Once Karl has signed his book contract, when they meet with the senior editor, it’s Edie who does most of the talking about the book, since she is ghostwriting it for Karl. Before they leave New York, the editor—a single man in his forties—asks Edie to come back in to the office for a private meeting. He offers her a job as an editor, including all expenses to move to Manhattan.

Edie doesn’t want to leave her life with Karl, but believing he’ll never feel the same way about her, she agrees to take the job, on the condition that she doesn’t start until Karl’s book is finished in about three or four months. . . .

Character Casting

“Edie” and “Karl” (stock photos from a site that has disappeared since I pulled these images in 2010)—just imagine them aged up about 10 or so years, because I had to increase their ages when posting this, since Karl needed to be old enough to have covered 9/11. In 2010, being in his late 30s would have been old enough!

Old Story Ideas: Seven Brides for Seven Highland Brothers | #amwriting #amwritingromance

Tuesday, February 19, 2019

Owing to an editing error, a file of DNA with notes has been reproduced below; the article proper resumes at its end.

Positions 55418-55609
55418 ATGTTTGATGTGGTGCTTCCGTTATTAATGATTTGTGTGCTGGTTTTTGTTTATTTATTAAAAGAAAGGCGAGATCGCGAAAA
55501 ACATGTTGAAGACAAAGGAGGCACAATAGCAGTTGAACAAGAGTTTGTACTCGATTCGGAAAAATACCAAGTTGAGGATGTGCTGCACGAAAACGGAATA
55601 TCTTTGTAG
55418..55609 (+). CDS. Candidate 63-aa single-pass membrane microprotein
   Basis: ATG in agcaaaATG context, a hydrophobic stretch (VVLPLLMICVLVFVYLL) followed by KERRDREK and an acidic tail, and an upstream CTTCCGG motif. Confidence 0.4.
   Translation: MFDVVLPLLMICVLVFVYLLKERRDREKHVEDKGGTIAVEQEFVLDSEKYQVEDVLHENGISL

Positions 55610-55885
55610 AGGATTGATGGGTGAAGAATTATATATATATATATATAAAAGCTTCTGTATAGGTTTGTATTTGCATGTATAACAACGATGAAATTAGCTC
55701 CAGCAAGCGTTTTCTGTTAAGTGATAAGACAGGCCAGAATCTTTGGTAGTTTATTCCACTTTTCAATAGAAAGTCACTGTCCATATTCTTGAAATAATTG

In keeping with my February theme of raiding my old writing archives, here’s a partial synopsis for the first of what was supposed to be seven stories (novels, novellas?) inspired by the musical Seven Brides for Seven Brothers, transported to the 14th century Scottish Highlands. From 2013–2014.

This time, I’ve also included the images of the actors cast in the roles of the main characters, as that was a major part of developing the idea!

Seven Brides for Seven Highland Brothers: Sophie and Angus

Sophronia Gilchrist’s father died 12 months ago, and her younger brother is now anxious to get rid of her because the woman he wants to marry refuses to go through with it as long as Sophie is still there. So he puts word out (medieval Scottish Craigslist?) that he has doubled her dowry and will accept all comers. And many do come—mostly fortune seekers—but she manages to run them all off.

When an offer comes in from Sir Angus MacCairain to take her, sight unseen, the brother accepts, given Sir Angus’s standing, wealth, favor with King Robert, and distance from the Borderlands.